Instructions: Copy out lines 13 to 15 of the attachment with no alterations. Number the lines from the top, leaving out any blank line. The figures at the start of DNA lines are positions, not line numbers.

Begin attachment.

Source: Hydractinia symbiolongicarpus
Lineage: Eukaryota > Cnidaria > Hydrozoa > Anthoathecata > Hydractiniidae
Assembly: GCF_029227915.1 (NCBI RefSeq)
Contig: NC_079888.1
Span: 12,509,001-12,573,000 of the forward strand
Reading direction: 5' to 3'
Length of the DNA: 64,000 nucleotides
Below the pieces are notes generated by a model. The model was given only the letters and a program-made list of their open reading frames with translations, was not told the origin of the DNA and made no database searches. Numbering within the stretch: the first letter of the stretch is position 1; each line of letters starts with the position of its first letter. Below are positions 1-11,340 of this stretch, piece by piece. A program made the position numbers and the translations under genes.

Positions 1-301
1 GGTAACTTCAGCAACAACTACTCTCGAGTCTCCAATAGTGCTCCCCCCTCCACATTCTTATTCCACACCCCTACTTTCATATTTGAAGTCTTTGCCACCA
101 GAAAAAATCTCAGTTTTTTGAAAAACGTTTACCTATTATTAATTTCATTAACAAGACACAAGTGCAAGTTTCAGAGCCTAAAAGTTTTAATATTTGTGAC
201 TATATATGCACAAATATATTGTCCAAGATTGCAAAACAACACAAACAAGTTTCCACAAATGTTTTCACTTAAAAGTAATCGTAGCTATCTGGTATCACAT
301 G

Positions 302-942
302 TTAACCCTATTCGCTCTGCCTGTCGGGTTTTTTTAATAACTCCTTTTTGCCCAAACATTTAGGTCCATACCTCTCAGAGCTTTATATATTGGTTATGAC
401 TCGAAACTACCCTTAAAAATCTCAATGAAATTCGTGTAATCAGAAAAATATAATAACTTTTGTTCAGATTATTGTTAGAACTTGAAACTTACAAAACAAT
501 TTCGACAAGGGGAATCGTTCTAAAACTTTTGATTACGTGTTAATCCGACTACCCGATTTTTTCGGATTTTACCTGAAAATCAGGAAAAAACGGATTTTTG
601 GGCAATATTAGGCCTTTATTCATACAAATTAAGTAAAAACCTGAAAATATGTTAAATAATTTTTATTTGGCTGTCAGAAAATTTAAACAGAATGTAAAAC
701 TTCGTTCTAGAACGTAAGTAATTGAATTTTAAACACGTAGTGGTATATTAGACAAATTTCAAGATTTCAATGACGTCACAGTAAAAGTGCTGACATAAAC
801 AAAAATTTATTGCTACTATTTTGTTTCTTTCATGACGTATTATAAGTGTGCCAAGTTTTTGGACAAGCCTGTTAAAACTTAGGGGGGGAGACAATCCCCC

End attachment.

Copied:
301 G

Positions 302-942
302 TTAACCCTATTCGCTCTGCCTGTCGGGTTTTTTTAATAACTCCTTTTTGCCCAAACATTTAGGTCCATACCTCTCAGAGCTTTATATATTGGTTATGAC